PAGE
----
Mar 20 2015

Newsday Article and Video: “Rebuilding a Bridge”

Scott Eidler reported  in Friday's Newsday of efforts of the Town of North Hempstead to landmark the Old Courthouse Motor Parkway Bridge in Manhasset Hills.


Howard Kroplick

Long Island

North Hempstead seeks preservation for Manhasset Hills bridge that spanned the old Long Island Motor Parkway

Updated March 19, 2015 8:01 PM
By SCOTT EIDLER  [email protected]

Historians who want to preserve a 106-year-old bridge that stood above the historic old Motor Parkway recall the sweeping changes that thoroughfare brought to Long Island: the privately financed road allowed early car owners and racers to zip -- well, sort of -- from Queens to Lake Ronkonkoma.

Essentially, something as thrilling as what "space flight" is today had come to the Island, recalled local historian Walter Gosden: "Almost like Star Wars." Gosden and others who love the history of the old parkway hope the bridge, in Manhasset Hills, will survive under a North Hempstead plan to have it landmarked.

At the turn of the century, Long Island was crisscrossed with dirt roads that were traveled by horse and buggy and the few cars of the day. William K. Vanderbilt Jr. financed the Long Island Motor Parkway for Vanderbilt Cup auto races. The entire stretch was completed in 1926.

Back then, there were few rules of the road, and a driver's death in the 1910 race ended the Vanderbilt Cup races there.

Though ownership of what is known as the Old Courthouse Road bridge is unclear, town officials worry it is unprotected and could be demolished.

"It's amazingly intact," North Hempstead Town Historian Howard Kroplick said. "It needs some loving and care."

Just eight of the 65 bridges built above the parkway, which ran 44 miles between Queens and Lake Ronkonkoma, remain. The rest are long gone.

Other intact bridges are at Old Bethpage Village Restoration and in Melville. The others are in Queens.

The parkway closed in 1938 as plans for the Northern and Southern State parkways developed.

Gosden, a member of the Long Island Motor Parkway Preservation Society, said the parkway, with poured concrete, was "totally unheard of anywhere in the country. It helped establish the economy."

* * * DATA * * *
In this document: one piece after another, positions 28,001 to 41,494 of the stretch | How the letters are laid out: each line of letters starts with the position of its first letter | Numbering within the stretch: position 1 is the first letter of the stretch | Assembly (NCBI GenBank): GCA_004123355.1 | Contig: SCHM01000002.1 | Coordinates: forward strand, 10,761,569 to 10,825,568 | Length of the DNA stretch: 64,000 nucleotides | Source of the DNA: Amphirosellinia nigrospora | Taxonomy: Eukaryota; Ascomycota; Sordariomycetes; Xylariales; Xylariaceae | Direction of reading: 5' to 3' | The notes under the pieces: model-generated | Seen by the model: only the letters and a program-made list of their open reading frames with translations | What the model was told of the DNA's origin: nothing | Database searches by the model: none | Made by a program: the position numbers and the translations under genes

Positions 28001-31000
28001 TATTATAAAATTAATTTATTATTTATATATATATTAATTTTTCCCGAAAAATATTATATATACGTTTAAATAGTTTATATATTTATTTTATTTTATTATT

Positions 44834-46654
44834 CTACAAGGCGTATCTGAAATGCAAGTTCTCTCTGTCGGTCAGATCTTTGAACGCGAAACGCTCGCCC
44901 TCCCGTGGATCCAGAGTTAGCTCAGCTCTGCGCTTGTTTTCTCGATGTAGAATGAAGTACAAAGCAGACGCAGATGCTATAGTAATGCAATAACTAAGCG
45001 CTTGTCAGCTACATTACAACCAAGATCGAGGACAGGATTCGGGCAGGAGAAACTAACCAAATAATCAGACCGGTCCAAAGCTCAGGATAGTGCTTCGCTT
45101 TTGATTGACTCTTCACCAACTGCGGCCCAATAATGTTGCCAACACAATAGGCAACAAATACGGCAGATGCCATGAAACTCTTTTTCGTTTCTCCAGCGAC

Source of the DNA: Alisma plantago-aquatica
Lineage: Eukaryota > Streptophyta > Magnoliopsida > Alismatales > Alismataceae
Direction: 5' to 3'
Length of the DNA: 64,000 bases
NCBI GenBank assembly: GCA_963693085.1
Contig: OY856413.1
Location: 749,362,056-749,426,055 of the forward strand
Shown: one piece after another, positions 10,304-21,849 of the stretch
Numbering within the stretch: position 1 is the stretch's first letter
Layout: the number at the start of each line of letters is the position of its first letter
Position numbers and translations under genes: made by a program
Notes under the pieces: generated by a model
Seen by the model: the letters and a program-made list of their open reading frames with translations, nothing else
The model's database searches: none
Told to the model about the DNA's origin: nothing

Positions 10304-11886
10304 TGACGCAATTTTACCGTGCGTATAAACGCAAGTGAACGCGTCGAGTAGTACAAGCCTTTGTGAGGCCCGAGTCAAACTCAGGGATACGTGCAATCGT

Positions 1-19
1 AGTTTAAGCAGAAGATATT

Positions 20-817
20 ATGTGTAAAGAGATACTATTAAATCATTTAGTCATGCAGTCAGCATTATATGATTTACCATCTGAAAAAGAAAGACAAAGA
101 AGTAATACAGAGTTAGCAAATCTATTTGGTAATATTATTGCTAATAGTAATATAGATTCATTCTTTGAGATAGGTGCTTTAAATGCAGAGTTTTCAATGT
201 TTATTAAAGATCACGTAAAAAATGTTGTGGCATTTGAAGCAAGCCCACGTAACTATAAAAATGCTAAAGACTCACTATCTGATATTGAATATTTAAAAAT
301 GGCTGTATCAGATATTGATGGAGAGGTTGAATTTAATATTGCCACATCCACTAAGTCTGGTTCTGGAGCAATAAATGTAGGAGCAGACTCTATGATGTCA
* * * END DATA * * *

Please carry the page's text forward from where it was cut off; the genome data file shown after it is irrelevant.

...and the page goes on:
Nassau County officials last year introduced plans to make a section of the parkway in East Meadow a trail for hiking and riding bicycles. The final 13-mile stretch of the parkway is now Route 67 in Suffolk County.

While graffiti covers much of the inside of the Manhasset Hills bridge, clear is the year "1909," etched twice onto each side of the concrete walls.

Town Supervisor Judi Bosworth said if the bridge is preserved, the town will pursue grants to renovate it.

If landmark status is granted, the bridge would become North Hempstead's 18th landmarked site or district. Other landmarks include the Schumacher House, a 1700s farmhouse in New Hyde Park, and Shelter Rock, Long Island's largest boulder.

Hazel Kaufman-Pachtman, 92, of New Hyde Park, has advocated its preservation to Kroplick and Bosworth.

Adding a landmark designation brings a "very pretty addition" to the town, she said, recalling trips with her son to the bridge when he was a boy.

For Bosworth, seeing the bridge is "like pulling back the weeds from an old civilization and finding it hidden away on an old busy road."

Town historians are taking steps to preserve a 106-year-old bridge that stood above the former Long Island Motor Parkway built in the early 1900s. The Old Courthouse Road bridge in Manhasset Hills is one of 65 bridges built above the parkway, which ran 44 miles between Queens and Lake Ronkonkoma until it was shut in 1938. Only eight bridges remain; the rest are long gone. (Credit: Ed Betz)

Link to a video on the Old Courthouse Road Motor Parkway Bridge.


Mar 21 2015 frank femenias 1:37 AM

I’m lovin’ it! Not McDonalds. I’m lovin’ it, rightfully so. Thanks to SamIII too.

Mar 21 2015 Howard Kroplick 1:39 PM

From Laurence C:
Just a quick hello and congratulations about the informative write-up featured in today’s Newsday….. about the old bridge overpass/ Motor Parkway

Mar 21 2015 Howard Kroplick 2:06 PM

From Ron Ridolph:
  I hope to hear and see that some thoughts and efforts are to PSEG and the neighbors on a plan for restoration and beautification of the bridge and area.  Could there be a possibility for entry by pedestrians to see it and photograph it ????  I am in the hopes of the LIMP Preservation Society that it has custodial care and love it to the hilt !!!!!  I am sure all of the above has crossed your minds
by now and previous to the announcement…...  This would be a first of its kind as the usual is a piece of land or a building.  You all are going to make a new inroad to and for history !!!!  My blessings !!!

Mar 21 2015 Walt Gosden 6:19 PM

If you read the Newsday article online there are a lot of comments by people who have absolutely no clue as to what this effort to preserve the bridge is really about. One word , one syllable comments that are just down right stupid. Everyone has the right to their opinion , but one should also think that you would at least do a minimum of research to lean the facts to comment with some intelligence.

Mar 22 2015 James & Gram Spina 1:56 PM

One of our favorite bridges! Such a “secret” place to wander just steps from modern civilization and a stretch of our beloved parkway that truly functions as a stroll back in time. I this piece of history is ignored or, even worse, destroyed Long Islanders will basically cut off a path to their own heritage.

Mar 22 2015 Artie Finnegan 3:56 PM

Great job getting this far on the bridge.  I have taken pictures over the years and to think it would be demolished is unheard of.  I will e-mail our Town officials to keep them interested.  I had walked that parkway many years ago and the rabbits, and quail were abundent .  Thanks great job.  Artie.

Leave a Comment